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J Virol. 1998 Dec;72(12):10213-7.

A conformation-specific monoclonal antibody reacting with fusion-active gp41 from the human immunodeficiency virus type 1 envelope glycoprotein.

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Lindsley F. Kimball Research Institute, New York Blood Center, New York, New York 10021, USA.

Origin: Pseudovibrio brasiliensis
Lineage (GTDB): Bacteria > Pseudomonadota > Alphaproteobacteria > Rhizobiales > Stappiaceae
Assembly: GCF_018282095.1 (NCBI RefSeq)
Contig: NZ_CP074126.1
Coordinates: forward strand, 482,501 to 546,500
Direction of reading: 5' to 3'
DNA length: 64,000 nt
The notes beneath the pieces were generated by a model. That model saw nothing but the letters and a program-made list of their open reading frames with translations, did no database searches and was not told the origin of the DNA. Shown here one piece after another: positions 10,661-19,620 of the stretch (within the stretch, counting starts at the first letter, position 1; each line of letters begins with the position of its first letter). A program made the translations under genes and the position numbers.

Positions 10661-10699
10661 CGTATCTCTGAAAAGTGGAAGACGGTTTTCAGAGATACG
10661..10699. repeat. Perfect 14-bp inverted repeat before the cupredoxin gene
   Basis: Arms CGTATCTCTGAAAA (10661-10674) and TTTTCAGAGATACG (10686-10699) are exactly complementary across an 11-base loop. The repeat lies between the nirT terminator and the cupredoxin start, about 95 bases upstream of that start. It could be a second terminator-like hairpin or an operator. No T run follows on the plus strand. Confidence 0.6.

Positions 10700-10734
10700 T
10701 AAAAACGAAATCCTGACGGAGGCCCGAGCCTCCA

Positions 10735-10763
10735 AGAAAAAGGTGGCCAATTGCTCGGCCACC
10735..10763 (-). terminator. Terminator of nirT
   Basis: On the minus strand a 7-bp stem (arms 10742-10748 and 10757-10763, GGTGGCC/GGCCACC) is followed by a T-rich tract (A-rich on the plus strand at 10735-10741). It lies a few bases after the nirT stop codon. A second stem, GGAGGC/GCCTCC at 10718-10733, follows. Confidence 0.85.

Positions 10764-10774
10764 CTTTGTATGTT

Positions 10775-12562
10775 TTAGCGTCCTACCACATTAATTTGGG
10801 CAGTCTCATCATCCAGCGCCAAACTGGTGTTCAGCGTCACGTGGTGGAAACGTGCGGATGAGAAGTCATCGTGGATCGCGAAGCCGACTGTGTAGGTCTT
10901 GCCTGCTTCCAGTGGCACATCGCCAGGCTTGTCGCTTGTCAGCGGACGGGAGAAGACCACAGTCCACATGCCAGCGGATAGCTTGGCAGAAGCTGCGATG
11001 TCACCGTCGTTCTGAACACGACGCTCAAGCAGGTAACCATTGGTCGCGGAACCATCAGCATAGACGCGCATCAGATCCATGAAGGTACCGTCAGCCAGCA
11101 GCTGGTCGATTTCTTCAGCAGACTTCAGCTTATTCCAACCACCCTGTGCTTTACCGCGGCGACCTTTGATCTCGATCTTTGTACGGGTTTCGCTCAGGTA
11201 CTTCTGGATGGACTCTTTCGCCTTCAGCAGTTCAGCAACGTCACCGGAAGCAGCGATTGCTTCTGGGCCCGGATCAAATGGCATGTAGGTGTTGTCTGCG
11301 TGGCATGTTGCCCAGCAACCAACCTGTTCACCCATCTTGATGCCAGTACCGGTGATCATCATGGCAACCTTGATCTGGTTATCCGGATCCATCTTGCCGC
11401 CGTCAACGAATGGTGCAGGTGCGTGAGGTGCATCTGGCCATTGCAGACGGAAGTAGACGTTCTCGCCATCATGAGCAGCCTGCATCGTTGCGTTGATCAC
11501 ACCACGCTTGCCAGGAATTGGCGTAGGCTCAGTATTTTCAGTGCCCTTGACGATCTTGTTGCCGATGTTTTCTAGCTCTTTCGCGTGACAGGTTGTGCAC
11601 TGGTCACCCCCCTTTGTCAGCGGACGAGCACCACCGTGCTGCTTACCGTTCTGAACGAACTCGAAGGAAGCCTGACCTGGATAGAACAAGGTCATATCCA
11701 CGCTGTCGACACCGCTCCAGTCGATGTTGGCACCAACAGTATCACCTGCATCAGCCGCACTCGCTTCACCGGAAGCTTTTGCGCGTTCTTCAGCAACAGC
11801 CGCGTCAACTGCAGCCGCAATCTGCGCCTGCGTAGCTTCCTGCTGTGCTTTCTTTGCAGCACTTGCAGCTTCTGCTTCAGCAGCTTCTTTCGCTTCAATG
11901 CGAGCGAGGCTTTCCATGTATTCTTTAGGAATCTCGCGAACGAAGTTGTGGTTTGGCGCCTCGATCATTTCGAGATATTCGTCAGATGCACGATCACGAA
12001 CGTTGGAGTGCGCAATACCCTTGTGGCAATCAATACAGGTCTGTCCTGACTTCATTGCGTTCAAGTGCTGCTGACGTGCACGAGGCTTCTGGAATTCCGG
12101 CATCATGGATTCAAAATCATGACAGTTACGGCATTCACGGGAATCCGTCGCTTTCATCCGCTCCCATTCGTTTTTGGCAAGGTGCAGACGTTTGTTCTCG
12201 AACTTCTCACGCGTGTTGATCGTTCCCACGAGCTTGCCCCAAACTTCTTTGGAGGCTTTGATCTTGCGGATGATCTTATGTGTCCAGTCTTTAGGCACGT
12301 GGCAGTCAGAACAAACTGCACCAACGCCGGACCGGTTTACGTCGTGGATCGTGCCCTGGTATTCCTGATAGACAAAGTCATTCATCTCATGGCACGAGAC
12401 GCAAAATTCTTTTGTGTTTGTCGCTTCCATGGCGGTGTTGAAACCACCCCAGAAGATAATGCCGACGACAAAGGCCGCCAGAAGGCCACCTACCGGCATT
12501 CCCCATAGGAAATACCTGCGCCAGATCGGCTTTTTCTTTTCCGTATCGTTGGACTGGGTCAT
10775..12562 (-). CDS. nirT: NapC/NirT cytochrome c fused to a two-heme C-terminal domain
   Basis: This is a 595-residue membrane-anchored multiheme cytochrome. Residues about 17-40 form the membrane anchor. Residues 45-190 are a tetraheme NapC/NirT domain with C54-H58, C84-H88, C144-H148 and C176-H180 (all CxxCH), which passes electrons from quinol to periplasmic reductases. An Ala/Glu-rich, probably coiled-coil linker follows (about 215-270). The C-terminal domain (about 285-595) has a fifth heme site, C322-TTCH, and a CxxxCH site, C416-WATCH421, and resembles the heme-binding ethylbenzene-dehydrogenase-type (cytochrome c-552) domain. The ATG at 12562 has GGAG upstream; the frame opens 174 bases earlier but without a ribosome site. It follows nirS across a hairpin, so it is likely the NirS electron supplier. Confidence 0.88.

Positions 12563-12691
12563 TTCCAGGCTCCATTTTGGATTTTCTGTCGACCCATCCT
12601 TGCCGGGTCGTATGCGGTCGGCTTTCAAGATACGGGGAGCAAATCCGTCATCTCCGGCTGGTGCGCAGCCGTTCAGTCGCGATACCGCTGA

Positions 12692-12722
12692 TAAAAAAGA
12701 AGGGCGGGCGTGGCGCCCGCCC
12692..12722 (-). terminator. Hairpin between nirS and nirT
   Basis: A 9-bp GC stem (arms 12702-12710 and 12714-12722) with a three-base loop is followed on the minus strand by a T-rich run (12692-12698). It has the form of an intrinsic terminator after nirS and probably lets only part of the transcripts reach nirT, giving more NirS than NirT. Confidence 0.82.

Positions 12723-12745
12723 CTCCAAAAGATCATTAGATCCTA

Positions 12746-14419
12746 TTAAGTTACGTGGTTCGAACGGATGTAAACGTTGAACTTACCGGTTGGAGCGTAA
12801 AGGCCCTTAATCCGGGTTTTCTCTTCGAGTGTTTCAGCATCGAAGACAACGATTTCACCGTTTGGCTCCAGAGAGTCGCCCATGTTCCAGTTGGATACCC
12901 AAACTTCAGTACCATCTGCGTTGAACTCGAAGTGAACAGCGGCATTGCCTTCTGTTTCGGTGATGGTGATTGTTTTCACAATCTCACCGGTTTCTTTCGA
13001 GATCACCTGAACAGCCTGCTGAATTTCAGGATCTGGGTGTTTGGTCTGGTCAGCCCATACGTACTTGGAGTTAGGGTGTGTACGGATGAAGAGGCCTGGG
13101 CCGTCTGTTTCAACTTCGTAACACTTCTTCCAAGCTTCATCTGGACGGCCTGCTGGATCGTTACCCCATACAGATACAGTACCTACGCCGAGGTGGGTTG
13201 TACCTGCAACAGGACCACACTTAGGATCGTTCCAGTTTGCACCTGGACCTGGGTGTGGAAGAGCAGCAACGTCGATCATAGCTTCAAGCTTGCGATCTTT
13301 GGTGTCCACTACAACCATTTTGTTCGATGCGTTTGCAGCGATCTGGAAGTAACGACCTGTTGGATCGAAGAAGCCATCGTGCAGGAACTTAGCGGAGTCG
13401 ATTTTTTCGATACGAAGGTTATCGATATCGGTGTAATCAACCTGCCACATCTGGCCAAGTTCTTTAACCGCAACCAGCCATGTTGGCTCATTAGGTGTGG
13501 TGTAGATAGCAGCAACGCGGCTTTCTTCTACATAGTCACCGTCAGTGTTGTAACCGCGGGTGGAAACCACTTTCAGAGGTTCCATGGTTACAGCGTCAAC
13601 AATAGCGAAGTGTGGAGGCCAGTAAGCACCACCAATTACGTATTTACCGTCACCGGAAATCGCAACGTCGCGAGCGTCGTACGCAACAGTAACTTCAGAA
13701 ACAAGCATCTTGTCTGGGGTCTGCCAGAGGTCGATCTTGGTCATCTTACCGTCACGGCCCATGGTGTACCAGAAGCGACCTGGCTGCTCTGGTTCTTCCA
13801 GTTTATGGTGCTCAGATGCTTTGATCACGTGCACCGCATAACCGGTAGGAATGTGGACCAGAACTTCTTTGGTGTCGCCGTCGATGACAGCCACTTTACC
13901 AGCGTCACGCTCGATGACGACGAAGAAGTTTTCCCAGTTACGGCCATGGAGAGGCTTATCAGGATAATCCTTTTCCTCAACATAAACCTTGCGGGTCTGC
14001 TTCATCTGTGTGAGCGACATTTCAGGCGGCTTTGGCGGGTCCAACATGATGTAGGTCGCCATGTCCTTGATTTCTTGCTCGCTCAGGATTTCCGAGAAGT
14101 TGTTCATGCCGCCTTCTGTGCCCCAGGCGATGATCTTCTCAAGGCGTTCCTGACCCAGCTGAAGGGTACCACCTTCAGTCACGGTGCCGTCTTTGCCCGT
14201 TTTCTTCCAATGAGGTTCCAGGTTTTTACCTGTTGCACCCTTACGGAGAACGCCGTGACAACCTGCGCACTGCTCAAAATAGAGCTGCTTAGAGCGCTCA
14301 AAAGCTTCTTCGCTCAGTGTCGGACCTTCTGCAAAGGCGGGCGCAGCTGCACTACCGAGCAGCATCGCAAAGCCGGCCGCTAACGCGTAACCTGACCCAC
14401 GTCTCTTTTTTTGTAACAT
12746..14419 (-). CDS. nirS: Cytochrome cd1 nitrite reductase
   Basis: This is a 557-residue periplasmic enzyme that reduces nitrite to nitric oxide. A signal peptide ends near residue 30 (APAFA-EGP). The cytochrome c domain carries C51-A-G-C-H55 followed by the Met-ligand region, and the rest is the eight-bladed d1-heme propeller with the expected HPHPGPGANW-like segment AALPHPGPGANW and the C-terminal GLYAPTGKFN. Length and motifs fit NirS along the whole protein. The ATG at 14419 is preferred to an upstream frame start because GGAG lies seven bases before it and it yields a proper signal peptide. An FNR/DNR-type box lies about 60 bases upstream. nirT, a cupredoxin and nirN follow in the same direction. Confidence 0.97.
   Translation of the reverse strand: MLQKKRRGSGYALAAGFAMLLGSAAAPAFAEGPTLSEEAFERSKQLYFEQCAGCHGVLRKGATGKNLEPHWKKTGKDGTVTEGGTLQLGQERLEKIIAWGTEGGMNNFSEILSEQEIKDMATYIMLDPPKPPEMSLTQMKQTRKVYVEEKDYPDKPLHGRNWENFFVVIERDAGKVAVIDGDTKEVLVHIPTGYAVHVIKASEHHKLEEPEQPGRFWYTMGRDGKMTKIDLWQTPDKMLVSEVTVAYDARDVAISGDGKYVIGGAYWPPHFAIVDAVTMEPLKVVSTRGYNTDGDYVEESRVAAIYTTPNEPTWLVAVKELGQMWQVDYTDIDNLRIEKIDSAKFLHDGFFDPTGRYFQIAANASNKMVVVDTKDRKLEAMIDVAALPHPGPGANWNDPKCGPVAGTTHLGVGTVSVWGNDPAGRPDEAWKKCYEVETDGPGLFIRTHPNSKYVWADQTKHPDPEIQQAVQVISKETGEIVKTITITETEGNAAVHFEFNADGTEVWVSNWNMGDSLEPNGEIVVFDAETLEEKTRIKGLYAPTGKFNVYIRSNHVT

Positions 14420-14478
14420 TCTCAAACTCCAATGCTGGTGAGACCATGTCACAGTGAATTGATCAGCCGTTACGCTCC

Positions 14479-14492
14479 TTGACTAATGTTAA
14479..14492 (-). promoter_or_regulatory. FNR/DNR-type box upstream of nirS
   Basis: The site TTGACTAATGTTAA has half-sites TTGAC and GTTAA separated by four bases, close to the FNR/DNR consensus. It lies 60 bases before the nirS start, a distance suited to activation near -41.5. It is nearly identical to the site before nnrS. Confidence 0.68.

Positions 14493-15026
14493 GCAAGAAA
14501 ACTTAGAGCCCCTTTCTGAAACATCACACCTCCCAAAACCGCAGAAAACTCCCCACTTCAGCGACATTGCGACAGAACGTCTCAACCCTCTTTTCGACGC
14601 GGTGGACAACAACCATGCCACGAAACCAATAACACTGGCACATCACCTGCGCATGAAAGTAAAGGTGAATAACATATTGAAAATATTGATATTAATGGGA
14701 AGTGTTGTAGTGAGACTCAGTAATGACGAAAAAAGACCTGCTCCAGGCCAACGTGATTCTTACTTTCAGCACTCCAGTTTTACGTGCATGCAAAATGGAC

The gp41 subunit of the human immunodeficiency virus type 1 (HIV-1) envelope glycoprotein plays a major role in the membrane fusion step of viral infection. The ectodomain of gp41 contains a six-helix structural domain that likely represents the core of the fusion-active conformation of the molecule. A monoclonal antibody (MAb), designated NC-1, was generated and cloned from a mouse immunized with the model polypeptide N36(L6)C34, which folds into a stable six-helix bundle. NC-1 binds specifically to both the alpha-helical core domain and the oligomeric forms of gp41. This conformation-dependent reactivity is dramatically reduced by point mutations within the N-terminal coiled-coil region of gp41 which impede formation of the gp41 core. NC-1 binds to the surfaces of HIV-1-infected cells only in the presence of soluble CD4. These results indicate that NC-1 is capable of reacting with fusion-active gp41 in a conformation-specific manner and can be used as a valuable biological reagent for studying the receptor-induced conformational changes in gp41 required for membrane fusion and HIV-1 infection.

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